As a trained and certified mediator, I’ve seen many instances where two parties in dispute resolve their differences by reaching a common ground outside of the courtroom.  And the mediation process has many other positive advantages.

First, the parties get to pick the mediator, as well as where, and when the process will take place.  They may also stop and restart or completely leave the process at any time.

Second, the parties, along with the neutral mediator, may develop solutions to the dispute that are not available during litigation proceedings.

Third, the parties play an integral part in reaching agreement, even though it is not binding, because the mediator clearly explains the “good faith” process to them at the front end and how it can create the foundation for permanent and satisfactory resolution.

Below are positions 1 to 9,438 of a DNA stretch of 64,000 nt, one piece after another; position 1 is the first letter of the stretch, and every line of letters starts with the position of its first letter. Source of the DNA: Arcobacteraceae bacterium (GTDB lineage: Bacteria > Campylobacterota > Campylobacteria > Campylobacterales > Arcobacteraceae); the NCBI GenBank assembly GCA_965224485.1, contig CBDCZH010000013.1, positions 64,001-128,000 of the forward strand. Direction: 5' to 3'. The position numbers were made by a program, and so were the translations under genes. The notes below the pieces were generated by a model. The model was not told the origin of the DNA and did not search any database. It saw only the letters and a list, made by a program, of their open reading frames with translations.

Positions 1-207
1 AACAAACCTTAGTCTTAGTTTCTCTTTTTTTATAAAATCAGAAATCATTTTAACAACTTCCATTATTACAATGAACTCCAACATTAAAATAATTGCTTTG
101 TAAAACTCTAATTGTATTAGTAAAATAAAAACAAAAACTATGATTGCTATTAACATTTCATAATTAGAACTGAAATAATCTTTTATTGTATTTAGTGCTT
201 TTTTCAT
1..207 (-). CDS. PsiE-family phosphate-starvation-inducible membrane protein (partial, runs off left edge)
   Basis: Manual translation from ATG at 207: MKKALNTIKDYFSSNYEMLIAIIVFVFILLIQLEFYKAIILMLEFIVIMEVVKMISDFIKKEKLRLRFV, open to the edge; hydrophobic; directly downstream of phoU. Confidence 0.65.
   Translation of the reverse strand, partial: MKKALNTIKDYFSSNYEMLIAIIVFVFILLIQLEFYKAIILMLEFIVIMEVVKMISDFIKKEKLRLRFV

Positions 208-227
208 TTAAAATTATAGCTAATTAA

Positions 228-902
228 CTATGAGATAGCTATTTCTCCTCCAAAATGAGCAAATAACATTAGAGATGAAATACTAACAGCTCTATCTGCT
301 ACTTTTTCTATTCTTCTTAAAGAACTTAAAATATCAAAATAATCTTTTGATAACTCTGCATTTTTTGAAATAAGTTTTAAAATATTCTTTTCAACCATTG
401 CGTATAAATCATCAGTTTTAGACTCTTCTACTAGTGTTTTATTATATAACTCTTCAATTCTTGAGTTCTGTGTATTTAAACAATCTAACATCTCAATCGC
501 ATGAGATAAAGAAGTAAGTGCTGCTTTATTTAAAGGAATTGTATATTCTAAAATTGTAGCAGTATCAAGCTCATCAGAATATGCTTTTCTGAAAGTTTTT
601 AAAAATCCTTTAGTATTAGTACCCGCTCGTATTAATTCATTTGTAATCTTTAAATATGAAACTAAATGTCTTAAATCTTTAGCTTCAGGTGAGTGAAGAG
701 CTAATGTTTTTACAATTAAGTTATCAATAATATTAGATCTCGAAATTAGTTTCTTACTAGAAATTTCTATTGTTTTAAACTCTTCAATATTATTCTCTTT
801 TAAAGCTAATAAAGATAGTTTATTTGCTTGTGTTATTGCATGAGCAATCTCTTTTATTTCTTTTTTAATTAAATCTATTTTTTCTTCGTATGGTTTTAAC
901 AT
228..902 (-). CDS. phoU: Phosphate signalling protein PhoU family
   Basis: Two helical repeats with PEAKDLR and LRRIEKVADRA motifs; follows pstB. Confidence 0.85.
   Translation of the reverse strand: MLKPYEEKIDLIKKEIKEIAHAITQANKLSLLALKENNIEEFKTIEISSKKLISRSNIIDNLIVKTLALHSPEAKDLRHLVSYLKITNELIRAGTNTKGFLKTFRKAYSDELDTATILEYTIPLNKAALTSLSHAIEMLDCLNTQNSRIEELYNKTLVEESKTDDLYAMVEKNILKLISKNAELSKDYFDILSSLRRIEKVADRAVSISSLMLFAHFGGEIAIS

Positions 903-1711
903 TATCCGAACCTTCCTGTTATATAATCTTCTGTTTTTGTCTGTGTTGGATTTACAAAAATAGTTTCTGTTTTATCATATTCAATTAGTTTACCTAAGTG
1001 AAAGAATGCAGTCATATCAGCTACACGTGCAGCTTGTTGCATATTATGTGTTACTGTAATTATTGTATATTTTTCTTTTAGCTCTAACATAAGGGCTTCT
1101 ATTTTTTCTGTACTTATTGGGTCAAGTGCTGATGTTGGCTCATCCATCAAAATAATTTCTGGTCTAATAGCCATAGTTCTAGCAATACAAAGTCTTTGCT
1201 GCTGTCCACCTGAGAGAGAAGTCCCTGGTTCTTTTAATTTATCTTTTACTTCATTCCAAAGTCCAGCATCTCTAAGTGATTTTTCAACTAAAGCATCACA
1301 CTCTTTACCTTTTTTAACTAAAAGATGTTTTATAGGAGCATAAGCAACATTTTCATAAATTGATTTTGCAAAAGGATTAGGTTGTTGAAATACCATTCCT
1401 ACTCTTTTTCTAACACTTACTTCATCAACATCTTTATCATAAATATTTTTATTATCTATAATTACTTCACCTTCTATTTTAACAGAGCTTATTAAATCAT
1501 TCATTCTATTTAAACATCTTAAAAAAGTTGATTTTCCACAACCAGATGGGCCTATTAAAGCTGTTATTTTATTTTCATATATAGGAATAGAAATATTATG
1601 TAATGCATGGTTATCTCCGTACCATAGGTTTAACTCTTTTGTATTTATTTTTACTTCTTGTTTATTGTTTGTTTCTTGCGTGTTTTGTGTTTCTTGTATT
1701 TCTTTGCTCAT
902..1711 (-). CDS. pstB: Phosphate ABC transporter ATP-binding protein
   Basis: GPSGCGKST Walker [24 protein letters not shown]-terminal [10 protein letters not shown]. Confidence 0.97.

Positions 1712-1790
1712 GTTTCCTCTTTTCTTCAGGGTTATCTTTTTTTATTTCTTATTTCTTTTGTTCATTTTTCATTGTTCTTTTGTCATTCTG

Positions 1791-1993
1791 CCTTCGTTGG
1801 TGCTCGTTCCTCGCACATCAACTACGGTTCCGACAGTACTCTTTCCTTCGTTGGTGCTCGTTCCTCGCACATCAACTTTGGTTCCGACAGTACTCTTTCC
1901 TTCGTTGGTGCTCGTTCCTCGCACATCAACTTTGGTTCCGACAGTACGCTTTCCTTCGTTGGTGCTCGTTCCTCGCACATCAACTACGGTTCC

Fourth, all notes and documents leading up to the resolution document are destroyed, and that will be shared solely amongst the two disputinig parties.

Fifth, the expenses of a mediation are incredibly less expensive than traditional legal actions, especially if both parties leave attorneys out of the process and rely on professionally trained, certified mediators, which although some are, they do not have to be practicing attorneys. 

And last, time to end result.  Court hearings are expensive, drawn out and public.  It takes months to get into and out of the system, whereas a mediation can take place at the earliest agreed upon date of those in dispute and the mediator.

Remember, in a lawsuit, there is most always a “winner” and a “loser” apart from the attorneys, and while a successful mediation results in both parties being somewhat displeased, the result is more desirable than a worse case scenario in front of a judge.